Opening an image file and adjusting levels, contrast, brightness and colour balance. Rotating, resizing and cropping an image. Placing an image or images into a new file. Using layers and history. Participants will need to be computer literate i.e. use a computer on regular basis and understand the basic controls. Small group (max 4). I also offer it on a 1:1 basis in your own home or studio anywhere in Devon for ?175
I?ve just come to the end of two weeks of workshops for myself ?greengallery?, Beaford Arts, the Plough Arts Centre and BBC Blast. It?s funny how it all comes at once; but good that I now have a week dedicated to only the Bideford Folk Festival.
Everyone seemed extremely happy with all they achieved through the workshops, and organisers too, with many sessions being over subscribed; photography seems to getting very popular!
The workshops have covered the whole spectrum of photographic genre and it?s whole history (and pre-history): chronologically I started with the pin-hole camera, at Beaford Arts with a ?gifted and talented? summer school residential designed for school children. The technology of seeing an inverted image on the wall of a darkened room through light entering a tiny hole was known over 2000 years ago and noted by Aristotle. Being inside the room and gradually seeing the image of the outside world reveal itself on the walls, as our eyes adjusted to the lack of light, was a great thrill; repeated again with adults two days later with just as much excitement.
Adult students on my weekend course made pinhole cameras from boxes and tins. This is an incredible process as the raw material is simply a box or tin, made light tight through the liberal use of black tape, made non-reflective inside using black paper or card and having a lens (hole) made with a pin prick in a piece of silver foil which is then taped over a larger hole somewhere on the box. Exposures are made through the pinhole onto black and white photo paper, held in the box with masking tape. Another square of black tape serves as a shutter. That?s all there is to it and this image was made after about 5 hours of the workshop. The image above was made by ‘soon to be teacher’ Natacha Withoft.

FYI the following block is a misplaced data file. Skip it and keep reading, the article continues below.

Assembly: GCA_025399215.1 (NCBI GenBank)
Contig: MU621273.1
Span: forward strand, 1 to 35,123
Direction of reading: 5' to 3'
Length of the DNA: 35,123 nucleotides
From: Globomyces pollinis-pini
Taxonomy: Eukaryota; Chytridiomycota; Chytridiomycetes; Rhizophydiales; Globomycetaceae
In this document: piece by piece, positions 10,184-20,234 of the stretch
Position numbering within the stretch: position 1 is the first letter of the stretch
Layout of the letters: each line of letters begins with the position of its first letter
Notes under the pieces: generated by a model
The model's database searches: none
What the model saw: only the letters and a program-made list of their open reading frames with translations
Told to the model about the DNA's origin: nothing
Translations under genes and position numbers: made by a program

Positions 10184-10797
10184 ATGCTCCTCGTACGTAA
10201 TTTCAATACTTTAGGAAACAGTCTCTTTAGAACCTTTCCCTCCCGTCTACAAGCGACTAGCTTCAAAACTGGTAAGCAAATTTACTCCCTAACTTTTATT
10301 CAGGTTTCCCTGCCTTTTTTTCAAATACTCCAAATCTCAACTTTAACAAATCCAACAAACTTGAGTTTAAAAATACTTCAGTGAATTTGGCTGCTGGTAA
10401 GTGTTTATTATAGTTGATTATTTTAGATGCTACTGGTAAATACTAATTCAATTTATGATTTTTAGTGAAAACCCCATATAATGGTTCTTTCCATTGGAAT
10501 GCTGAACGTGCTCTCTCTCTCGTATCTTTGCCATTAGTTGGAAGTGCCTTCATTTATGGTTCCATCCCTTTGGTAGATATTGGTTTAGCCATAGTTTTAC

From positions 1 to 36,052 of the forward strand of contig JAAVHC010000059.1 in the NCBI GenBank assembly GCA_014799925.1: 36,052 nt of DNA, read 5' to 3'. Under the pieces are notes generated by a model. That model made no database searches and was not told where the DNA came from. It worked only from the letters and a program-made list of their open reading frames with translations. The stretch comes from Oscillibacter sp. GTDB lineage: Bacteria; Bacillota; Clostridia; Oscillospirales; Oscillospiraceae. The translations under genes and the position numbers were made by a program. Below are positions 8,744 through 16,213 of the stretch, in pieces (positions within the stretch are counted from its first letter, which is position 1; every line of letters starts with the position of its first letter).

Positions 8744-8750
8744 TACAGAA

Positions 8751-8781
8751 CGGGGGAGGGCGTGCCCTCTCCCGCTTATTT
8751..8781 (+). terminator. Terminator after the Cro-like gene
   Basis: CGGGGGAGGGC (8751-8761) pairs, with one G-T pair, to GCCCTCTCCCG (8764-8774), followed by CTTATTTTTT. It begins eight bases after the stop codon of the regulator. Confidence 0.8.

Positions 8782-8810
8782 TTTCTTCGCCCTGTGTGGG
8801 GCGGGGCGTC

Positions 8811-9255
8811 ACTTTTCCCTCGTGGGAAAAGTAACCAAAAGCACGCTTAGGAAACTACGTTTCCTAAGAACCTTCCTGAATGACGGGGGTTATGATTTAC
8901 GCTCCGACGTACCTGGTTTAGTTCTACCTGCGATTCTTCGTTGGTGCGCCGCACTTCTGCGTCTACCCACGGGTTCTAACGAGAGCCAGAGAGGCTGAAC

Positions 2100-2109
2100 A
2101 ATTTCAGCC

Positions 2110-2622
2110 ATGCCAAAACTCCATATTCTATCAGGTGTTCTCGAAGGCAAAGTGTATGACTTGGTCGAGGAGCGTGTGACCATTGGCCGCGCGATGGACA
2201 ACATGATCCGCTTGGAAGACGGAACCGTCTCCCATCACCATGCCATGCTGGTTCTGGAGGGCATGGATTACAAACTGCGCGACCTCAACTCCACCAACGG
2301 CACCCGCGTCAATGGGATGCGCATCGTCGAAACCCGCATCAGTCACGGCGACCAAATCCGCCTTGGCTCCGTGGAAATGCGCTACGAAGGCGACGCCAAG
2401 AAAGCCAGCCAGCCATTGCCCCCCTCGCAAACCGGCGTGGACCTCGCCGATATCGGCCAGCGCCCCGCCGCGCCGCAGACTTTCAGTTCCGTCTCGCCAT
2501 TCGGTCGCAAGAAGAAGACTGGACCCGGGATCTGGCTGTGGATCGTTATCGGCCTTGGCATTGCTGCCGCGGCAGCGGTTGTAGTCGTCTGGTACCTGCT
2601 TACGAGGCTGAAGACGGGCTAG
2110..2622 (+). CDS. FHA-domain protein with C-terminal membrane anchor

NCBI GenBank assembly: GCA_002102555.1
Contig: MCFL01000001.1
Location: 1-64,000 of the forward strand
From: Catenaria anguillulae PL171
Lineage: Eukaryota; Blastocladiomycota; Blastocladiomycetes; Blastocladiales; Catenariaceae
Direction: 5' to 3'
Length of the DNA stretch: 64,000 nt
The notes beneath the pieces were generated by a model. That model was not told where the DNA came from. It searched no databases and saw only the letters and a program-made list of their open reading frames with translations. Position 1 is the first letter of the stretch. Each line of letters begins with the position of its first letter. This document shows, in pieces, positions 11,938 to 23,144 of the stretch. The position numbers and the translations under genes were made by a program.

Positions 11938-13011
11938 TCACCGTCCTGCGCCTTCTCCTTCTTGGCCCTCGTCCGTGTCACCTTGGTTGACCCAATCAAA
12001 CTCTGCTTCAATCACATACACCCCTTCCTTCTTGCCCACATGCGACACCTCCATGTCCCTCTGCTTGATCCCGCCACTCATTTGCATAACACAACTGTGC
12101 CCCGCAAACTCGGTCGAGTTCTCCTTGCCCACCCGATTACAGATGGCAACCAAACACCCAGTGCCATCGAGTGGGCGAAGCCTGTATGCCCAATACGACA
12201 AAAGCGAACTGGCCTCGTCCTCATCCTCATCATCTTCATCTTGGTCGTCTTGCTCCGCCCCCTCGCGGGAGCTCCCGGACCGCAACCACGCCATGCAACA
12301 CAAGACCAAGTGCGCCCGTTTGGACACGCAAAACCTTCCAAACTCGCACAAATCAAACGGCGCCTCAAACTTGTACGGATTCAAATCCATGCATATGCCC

Images without a camera follows with the making of photograms or as Man Ray coined in the 1920?s ?Ray-o-graphs?, the placing of objects on photographic paper, exposing them to light in a darkroom, then developing and fixing the image ? this process goes back to the very early days of photography 1840?s when Fox Talbot and others made similar images on light sensitive paper. Daylight prints or chemograms were also made, a similar process but with no darkroom, and giving wonderful warm browns, pinks, purple and yellow colours, with occasional greens where the paper was fixed (slightly) first and silver where a build up of the metal occurred on the paper.
To carry on in a chronological order I could give you two examples of long exposures which relate to the length of time one might have had to expose film or plates in the 19th century. One of my workshop titles for BBC Blast was ?Action Photography?, and one of my methods for recording action/movement was to slow it down and sometimes use flash to freeze it within the same image; this image shows my Blast students photographing a dance practice with as slow shutter speeds as they could use. The process was taken to a greater extreme at the Beaford residential where, after everyone feeling really tired by 8pm we took stock for an hour then carried on outside to experience night photography. Give a few young teenagers torches and you need to do little directing to make some great images. Everyone got fantastic pictures, even those who had no control over shutter speed managed to make images by combining layers of light rings together. This image of the Beaford Centre and students was a 1 minute exposure using a tripod to steady the camera.
Another successful project during the residential was making a joiner similar to David Hockney?s images made in the 1980?s. Students were encouraged to photograph each other in situ around the building; making many images which were then printed out and joined together to make life-sized images. This one, slightly bigger than life, will be made permanent through wallpaper pasting the images onto the door then sealing it with yacht varnish.
Coming right up-to-date all of the BBC Blast workshops, the Plough Arts Centre and most of the Beaford residential were based around getting more out of digital cameras. Time was spent on all of these understanding the basics; aperture, shutter speed, focal length, ISO, exposure etc; setting the cameras up for optimum image quality and making more interesting and engaging images for any given subject. Using the past as inspiration to visualise the future.
Experiencing life inside a camera, a converted bedroom at Beaford Arts.